Working with relational data

In PostgreSQL, people will often have database schemas that are normalized and rely heavily on foreign keys and joins to assemble data. Here are some strategies to publish data like this to the client in Meteor.

Publishing relational data

Most of the time, the best thing to do is to publish the individual rows of the appropriate tables to the client, and then do the relational stuff on the client. This will save you from doing super complex joins and aggregates on the server, and will give you maximum flexibility for how to use the data on the client.

If you want to publish data that includes aggregates or transformations, see the section on that in the page about publications.

Meteor.publish("users-posts-and-their-comments", function() {
  const userId = this.userId;

  const postsQuery = Posts
    .innerJoin("users", "posts.user_id", "")
    .where({some: condition});

  const commentsQuery = Comments
    .innerJoin("posts", "comments.post_id", "")
    .innerJoin("users", "posts.user_id", "")
    .where({other: condition});

  return [

Note that we don't have ORM-style relations for the server since they tend to generate inefficient queries, especially in publications. Thankfully doing relations in code on the client is basically free!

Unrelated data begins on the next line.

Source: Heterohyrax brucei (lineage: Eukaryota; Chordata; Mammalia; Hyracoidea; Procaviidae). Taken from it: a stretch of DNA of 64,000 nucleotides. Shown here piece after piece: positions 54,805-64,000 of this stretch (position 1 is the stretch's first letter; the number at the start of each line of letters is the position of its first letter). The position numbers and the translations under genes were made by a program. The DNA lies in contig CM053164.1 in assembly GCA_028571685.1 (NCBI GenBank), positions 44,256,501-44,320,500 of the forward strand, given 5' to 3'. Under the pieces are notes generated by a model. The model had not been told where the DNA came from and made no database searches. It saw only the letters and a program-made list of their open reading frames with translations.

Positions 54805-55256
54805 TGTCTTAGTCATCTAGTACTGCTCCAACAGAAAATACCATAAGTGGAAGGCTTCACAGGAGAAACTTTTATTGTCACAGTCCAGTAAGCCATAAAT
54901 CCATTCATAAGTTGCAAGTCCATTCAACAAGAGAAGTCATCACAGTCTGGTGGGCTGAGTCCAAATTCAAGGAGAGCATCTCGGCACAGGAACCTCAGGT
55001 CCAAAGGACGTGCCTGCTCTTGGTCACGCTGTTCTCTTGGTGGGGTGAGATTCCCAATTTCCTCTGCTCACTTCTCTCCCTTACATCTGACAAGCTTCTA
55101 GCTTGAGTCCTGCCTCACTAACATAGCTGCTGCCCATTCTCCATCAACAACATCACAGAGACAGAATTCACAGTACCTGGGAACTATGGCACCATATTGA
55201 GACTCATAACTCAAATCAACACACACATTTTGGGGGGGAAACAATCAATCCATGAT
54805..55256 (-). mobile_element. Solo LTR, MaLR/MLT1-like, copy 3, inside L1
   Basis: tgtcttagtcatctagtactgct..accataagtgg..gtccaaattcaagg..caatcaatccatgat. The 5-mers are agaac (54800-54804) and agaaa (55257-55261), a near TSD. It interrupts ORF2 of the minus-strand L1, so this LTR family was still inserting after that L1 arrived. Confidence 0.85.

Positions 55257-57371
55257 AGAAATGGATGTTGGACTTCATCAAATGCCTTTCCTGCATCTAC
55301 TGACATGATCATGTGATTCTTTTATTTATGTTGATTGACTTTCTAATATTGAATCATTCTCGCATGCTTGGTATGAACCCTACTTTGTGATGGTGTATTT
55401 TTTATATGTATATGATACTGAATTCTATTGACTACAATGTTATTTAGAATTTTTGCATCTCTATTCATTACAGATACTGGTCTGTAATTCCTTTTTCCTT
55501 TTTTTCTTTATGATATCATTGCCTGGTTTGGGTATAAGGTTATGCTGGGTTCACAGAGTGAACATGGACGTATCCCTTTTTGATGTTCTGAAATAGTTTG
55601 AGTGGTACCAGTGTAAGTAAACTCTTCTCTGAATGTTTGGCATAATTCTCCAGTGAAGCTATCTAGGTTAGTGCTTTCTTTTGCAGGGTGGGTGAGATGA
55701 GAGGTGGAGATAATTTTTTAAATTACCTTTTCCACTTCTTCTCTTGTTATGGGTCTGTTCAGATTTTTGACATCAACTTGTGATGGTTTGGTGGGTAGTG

Using relational data on the client

When you declare a table, you can also specify methods that will be attached to every row retrieved from the table on the client. You do this by declaring a class, and then passing it as an option to PG.Table, like so:

// Declare class
class List extends PG.Model {
  todos() {
    // Partially built query that encodes the relation
    return Todos.where({list_id: this._id});

// Define table, passing in the class as an option
Lists = new PG.Table('lists', {
  modelClass: List

Now, you can call methods on the rows you retrieve to do simple relations:

// Get a list from the table
const list = Lists.where({ id: listId }).fetch()[0];

// Get the todo items from the list, sorted by timestamp
const todos = list.todos().orderBy("created_at", "DESC").fetch(),

Note that since the todos() method returns a partially built query but doesn't call run() or fetch() on it, you can add additional sorting and filtering before finally executing the query.